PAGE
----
Osaka Station - City transport system - information on how to get around Osaka. Part of the guide to Osaka City Japan.
Osaka Station (大阪駅 Ōsaka eki) is a station on the West Japan Railway Company (JR West) located in the Umeda district in Kita-ku, Osaka, Japan. It is the city's main rail terminal in the north, however it is not serviced by the Shinkansen which service Shin Osaka Station.
Although it is officially served by only the JR Kobe/Kyoto Lines (Tōkaidō
Main Line) and the Osaka Loop Line, Osaka Station is the starting point of
JR Takarazuka Line service, and serves as the terminal for trains bound for
the San'in region via JR Takarazuka Line and the Hokuriku region via JR
Kyoto Line, while offering connections to trains bound for
Nara, Wakayama and
Kansai International Airport via the Osaka Loop Line.
Umeda Station (Hankyu, Hanshin, and Osaka Municipal Subway Midosuji Line), Nishi-Umeda Station (Subway Yotsubashi Line) and Higashi-Umeda Station (Subway Tanimachi Line) are directly connected to Osaka Station, and Kitashinchi Station on the JR Tozai Line is within walking distance.
Osaka Station and Umeda Station are the busiest station in Western Japan, serving 2,343,727 passengers daily in 2005, and it is the third- busiest train station in the world.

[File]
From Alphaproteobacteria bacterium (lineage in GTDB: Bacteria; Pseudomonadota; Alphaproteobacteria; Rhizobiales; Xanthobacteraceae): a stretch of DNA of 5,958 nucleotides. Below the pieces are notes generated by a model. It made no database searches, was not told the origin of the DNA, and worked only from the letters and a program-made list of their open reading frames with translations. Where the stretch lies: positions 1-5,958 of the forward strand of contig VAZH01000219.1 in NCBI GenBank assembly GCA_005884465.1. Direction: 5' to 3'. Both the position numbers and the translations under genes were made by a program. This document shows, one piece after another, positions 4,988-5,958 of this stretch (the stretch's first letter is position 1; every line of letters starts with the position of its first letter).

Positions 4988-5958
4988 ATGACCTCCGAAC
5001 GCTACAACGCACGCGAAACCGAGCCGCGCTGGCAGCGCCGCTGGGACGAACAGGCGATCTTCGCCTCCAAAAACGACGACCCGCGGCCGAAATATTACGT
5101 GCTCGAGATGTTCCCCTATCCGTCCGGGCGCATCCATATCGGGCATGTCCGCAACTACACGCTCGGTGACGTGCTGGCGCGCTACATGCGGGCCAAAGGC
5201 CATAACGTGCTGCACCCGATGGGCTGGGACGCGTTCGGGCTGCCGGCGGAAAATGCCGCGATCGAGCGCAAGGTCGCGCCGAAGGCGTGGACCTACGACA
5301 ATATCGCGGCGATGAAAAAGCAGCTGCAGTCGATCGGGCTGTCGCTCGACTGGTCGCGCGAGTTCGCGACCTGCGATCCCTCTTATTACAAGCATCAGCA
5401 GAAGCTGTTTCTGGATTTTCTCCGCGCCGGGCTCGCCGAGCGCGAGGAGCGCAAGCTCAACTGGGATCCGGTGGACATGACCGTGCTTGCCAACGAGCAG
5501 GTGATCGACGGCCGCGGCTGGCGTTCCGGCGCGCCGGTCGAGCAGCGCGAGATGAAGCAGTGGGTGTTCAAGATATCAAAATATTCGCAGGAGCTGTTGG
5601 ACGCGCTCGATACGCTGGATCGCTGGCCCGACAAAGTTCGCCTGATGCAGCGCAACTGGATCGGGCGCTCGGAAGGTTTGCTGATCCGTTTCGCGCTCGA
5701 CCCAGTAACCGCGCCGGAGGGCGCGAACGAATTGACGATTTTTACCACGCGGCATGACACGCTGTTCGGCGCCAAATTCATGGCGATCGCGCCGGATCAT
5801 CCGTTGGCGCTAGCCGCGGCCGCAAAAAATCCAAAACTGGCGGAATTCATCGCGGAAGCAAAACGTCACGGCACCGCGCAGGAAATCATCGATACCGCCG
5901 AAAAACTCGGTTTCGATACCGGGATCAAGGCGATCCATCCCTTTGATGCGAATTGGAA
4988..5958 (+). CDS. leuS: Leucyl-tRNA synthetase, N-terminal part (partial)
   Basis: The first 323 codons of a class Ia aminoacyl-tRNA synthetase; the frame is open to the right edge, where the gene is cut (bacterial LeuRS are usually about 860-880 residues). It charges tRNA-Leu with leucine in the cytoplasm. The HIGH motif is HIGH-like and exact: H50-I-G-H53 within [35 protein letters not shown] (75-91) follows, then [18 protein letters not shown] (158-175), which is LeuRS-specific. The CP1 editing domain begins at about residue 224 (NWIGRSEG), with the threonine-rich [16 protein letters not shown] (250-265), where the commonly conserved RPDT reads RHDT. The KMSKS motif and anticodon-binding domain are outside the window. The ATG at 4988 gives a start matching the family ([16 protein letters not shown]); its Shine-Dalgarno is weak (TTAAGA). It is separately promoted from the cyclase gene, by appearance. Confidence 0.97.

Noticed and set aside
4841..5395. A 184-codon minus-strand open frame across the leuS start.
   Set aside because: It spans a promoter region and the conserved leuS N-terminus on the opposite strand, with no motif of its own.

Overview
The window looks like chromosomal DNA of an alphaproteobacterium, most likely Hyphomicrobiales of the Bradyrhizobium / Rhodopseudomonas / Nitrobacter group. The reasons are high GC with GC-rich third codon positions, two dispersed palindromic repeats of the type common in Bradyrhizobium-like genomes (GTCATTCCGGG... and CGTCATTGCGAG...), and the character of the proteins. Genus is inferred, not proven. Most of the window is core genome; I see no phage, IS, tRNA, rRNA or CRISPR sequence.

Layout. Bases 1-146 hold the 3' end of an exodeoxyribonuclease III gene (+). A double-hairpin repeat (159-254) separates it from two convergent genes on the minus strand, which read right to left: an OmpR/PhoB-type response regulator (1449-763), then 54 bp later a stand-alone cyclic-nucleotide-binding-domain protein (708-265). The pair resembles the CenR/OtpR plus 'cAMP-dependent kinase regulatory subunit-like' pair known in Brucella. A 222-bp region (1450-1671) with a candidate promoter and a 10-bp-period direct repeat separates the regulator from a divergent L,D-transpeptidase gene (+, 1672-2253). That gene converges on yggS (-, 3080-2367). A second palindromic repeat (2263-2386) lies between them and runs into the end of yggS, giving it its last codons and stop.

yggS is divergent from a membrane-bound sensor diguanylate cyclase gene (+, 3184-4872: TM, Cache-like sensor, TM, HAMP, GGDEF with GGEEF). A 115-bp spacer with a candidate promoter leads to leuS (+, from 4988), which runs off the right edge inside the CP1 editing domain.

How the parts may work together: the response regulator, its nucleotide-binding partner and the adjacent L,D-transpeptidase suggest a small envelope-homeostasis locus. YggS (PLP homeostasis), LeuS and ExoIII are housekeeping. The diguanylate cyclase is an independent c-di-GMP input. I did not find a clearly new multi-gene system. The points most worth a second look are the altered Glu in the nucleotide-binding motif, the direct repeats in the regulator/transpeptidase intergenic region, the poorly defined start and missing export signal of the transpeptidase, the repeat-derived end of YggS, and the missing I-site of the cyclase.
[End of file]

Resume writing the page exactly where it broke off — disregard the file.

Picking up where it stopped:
Osaka Station also houses a large freight terminal complex (Umeda Station of JR Freight) and a terminal for overnight bus services to other cities in Japan.
Osaka Station History
Osaka Station opened
on May 11, 1874 as one of first railway stations in the Kansai region when
the railway between Osaka and Kobe started operation. It was electrified
along with the Tōkaidō Main Line in 1934.
The existence of the station naturally made the area the primary transportation hub of the city. Railways that set Osaka Station as the terminal or built their terminal around Osaka Station include Osaka Railway (present-day east half of the Osaka Loop Line) in 1895, Nishinari Railway (west half of the Osaka Loop Line) in 1898, Hanshin Electric Railway in 1906, Minoo Arima Electric Tramway (Hankyu Railway) in 1910, and Osaka Municipal Subway in 1933. The regional railways tended to name their stations Umeda, the name of area, rather than the city name.
The air raids in World War II flattened the blocks in front of the station. Immediately after the war the area turned into a huge black market, the atmosphere of which remained until the redevelopment in 1970s.
The station building was rebuilt in 1901, 1940 and 1979 (north building). In 1983, a high-rise building, Acty Osaka, which housed a department store and a hotel, was added to the south of the station. Currently (as of 2008) a new building is under construction to replace the north building; when completed in 2011, the station itself will also have an atrium above the platforms connecting the two buildings, and a glass dome covering the complex.